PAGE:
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  • 1
    Call number: STR 11/14
    In: Scientific technical report
    Description / Table of Contents: This short report describes the first attempt at obtaining a preliminary cross-border risk model for Central Asia starting from datasets that were already available at the beginning of the EMCA Project.
    Pages: Online-Ressource
    Series Statement: Scientific technical report / Deutsches GeoForschungsZentrum GFZ 11/14
    Branch Library: GFZ Library
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  • 2
    Call number: STR 11/11
    In: Scientific technical report
    Pages: Online-Ressource
    Series Statement: Scientific technical report / Deutsches GeoForschungsZentrum GFZ 11/11
    Branch Library: GFZ Library
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  • 3
    ISSN: 1573-157X
    Keywords: earthquake location errors ; focal depth ; subcrustal seismicity ; Western Alps
    Source: Springer Online Journal Archives 1860-2000
    Topics: Geosciences , Physics
    Notes: Abstract It is usually assumed that earthquakes in intraplate regions occur in the upper crust, and northwestern Italy is generally assigned to this kind of ‘normal’ seismicity. In this work, the depth distribution of the events localized in this area by the Istituto Geofisico Geodetico (IGG) seismic network in the period 1991–1997 is analyzed in detail. In particular, the location capability of the network is discussed, adopting as reference quarry blasts (for the epicentral position) and the locations obtained from a dense temporary network (for the depth estimate). Within the so-obtained error limits, the depth distribution of events show a characteristic pattern: while for most of the area covered by the network the well-located seismicity lies within the first 20 km of depth, in a band following the inner arc of the Western Alps, numerous events have anomalously large focal depths, reaching a maximum of 114 km. These depth determinations cannot be attributed to instabilities of the location procedure: different choices of the propagation models used for the hypocentral determination led to very similar depth values, always significantly larger than the standard values for the surrounding areas. A strong correlation has been found between the 3-dimensional distribution of these foci and the P-wave propagation anomalies obtained from tomographic studies, suggesting a direct link between elastic and rheological properties of lower crust and upper mantle in this area.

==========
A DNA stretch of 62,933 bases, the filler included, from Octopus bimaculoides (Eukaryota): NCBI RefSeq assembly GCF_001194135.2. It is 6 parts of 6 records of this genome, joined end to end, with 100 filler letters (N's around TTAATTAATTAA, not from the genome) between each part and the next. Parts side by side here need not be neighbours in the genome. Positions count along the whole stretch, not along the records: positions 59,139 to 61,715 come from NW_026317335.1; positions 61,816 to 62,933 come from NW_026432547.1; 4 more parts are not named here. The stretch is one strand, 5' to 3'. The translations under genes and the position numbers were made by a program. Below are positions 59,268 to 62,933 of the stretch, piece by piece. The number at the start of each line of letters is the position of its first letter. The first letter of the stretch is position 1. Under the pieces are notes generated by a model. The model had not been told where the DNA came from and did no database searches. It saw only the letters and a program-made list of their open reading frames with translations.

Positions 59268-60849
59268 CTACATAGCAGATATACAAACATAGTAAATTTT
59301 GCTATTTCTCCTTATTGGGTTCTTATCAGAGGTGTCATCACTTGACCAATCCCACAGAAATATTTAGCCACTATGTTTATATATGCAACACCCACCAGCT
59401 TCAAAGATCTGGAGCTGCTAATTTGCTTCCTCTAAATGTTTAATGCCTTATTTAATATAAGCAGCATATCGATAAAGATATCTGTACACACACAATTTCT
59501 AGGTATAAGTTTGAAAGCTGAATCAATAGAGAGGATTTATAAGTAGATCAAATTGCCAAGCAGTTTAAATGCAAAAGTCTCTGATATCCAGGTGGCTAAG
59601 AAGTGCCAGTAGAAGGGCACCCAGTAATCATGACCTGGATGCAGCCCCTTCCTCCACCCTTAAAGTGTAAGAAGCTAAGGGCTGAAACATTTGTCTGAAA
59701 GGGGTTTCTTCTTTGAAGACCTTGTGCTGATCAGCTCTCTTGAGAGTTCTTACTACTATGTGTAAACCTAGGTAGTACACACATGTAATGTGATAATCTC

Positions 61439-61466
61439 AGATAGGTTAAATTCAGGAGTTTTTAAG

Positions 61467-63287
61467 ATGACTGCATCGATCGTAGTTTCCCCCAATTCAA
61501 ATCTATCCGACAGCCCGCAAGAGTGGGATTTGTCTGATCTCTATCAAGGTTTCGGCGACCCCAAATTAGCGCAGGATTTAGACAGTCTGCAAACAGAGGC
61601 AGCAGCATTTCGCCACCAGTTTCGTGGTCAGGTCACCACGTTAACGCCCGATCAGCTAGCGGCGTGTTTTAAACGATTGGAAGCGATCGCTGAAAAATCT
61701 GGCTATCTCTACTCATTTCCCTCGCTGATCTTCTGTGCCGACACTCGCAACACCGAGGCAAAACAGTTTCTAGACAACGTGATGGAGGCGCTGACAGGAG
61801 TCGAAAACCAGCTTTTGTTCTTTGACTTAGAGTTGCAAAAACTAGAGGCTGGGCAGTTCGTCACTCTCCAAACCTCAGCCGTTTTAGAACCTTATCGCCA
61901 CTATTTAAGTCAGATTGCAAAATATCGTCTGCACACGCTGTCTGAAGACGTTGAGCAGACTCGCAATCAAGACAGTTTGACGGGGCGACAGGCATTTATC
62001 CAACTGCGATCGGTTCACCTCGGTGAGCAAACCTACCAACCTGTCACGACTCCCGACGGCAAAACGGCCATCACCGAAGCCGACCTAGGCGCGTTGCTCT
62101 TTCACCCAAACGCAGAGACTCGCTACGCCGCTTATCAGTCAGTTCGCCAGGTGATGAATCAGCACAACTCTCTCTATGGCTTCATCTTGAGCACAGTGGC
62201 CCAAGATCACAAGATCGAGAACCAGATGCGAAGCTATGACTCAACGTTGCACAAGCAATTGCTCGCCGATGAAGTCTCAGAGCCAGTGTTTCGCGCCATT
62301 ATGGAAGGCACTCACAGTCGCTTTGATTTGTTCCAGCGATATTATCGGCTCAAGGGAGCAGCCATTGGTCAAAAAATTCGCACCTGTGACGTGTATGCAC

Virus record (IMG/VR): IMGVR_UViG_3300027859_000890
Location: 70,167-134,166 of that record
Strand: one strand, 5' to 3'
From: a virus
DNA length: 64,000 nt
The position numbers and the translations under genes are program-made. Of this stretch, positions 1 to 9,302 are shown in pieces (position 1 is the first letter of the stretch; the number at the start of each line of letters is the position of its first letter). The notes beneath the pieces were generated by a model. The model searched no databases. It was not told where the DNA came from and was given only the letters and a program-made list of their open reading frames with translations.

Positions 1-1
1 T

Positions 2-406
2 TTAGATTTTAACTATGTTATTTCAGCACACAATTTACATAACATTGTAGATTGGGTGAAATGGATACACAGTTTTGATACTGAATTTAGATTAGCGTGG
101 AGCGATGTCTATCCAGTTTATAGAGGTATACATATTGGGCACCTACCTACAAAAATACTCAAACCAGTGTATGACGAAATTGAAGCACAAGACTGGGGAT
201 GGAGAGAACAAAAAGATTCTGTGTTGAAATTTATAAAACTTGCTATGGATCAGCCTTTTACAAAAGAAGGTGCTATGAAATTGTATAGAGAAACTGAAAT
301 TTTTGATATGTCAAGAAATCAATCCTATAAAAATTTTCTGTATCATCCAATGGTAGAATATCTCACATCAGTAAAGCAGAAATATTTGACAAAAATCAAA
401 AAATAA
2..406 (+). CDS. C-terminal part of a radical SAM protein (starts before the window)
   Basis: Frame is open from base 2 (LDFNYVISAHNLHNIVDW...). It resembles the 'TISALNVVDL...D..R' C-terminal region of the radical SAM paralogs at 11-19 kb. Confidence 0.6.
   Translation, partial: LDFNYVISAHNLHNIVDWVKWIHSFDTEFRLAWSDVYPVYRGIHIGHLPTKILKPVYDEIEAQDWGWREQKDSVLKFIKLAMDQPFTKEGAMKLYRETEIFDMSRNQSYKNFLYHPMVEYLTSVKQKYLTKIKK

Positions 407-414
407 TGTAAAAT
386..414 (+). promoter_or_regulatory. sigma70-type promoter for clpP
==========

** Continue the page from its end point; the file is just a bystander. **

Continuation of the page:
Type of Medium: Electronic Resource
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  • 4
    Publication Date: 2016-11-25
    Description: Abstract
    Description: This data publication includes the DESERVE Earthquake Catalogue of historical and recent earthquakes and the DESERVE Macroseismic Intensity Dataset. The DESERVE Earthquake Catalogue is a catalog of historical earthquakes in the region around the Dead Sea. It was compiled from several sources, including recent events (〉 Mw 3) for the region between 24.55° and 37.80° N and between 29.95° and 40.80° E. The catalogue includes events that occurred between the year 23 C.E. and 2014 C.E. and their magnitude was harmonized to moment magnitude. Details on how duplicates were removed, which magnitude conversions were applied, about the original data sources and the catalog completeness can be found in Haas et al. (2016). The DESERVE Macroseismic Intensity Data set consists of macroseismic intensity observations for historical earthquakes in the region around the Dead Sea. It was compiled from several sources, including seismic events (Mw 4.2 - 7.9) that occurred between the year 23 C.E. and 1995 C.E for the region between 23.78° and 41.01° N and between 24.81° and 50.16°. Details on the the original sources can be found in Haas et al. (2016). Both datasets are available in csv format and accompanied by explanatory files.